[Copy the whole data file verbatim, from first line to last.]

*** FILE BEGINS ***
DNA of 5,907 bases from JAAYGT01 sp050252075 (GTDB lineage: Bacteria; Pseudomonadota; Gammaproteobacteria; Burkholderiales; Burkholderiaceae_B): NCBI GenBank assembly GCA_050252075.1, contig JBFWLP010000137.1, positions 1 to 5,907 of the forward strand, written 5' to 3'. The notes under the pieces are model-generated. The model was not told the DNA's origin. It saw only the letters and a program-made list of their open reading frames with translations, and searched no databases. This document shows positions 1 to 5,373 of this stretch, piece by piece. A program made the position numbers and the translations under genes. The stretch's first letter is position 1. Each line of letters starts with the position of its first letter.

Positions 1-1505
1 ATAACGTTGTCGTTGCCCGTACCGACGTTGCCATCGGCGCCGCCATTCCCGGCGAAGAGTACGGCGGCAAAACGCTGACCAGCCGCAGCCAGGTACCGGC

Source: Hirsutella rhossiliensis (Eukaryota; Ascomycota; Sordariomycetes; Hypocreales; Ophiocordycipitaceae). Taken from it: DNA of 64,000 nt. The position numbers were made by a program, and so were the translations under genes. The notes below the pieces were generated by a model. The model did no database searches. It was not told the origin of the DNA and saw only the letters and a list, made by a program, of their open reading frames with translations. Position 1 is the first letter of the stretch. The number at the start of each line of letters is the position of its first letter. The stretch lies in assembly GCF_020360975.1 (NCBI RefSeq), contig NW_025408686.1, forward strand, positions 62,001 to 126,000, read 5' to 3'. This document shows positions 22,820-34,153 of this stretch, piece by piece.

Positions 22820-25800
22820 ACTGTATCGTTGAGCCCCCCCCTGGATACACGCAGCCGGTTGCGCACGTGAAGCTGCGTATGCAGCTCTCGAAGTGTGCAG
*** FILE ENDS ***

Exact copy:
DNA of 5,907 bases from JAAYGT01 sp050252075 (GTDB lineage: Bacteria; Pseudomonadota; Gammaproteobacteria; Burkholderiales; Burkholderiaceae_B): NCBI GenBank assembly GCA_050252075.1, contig JBFWLP010000137.1, positions 1 to 5,907 of the forward strand, written 5' to 3'. The notes under the pieces are model-generated. The model was not told the DNA's origin. It saw only the letters and a program-made list of their open reading frames with translations, and searched no databases. This document shows positions 1 to 5,373 of this stretch, piece by piece. A program made the position numbers and the translations under genes. The stretch's first letter is position 1. Each line of letters starts with the position of its first letter.

Positions 1-1505
1 ATAACGTTGTCGTTGCCCGTACCGACGTTGCCATCGGCGCCGCCATTCCCGGCGAAGAGTACGGCGGCAAAACGCTGACCAGCCGCAGCCAGGTACCGGC

Source: Hirsutella rhossiliensis (Eukaryota; Ascomycota; Sordariomycetes; Hypocreales; Ophiocordycipitaceae). Taken from it: DNA of 64,000 nt. The position numbers were made by a program, and so were the translations under genes. The notes below the pieces were generated by a model. The model did no database searches. It was not told the origin of the DNA and saw only the letters and a list, made by a program, of their open reading frames with translations. Position 1 is the first letter of the stretch. The number at the start of each line of letters is the position of its first letter. The stretch lies in assembly GCF_020360975.1 (NCBI RefSeq), contig NW_025408686.1, forward strand, positions 62,001 to 126,000, read 5' to 3'. This document shows positions 22,820-34,153 of this stretch, piece by piece.

Positions 22820-25800
22820 ACTGTATCGTTGAGCCCCCCCCTGGATACACGCAGCCGGTTGCGCACGTGAAGCTGCGTATGCAGCTCTCGAAGTGTGCAG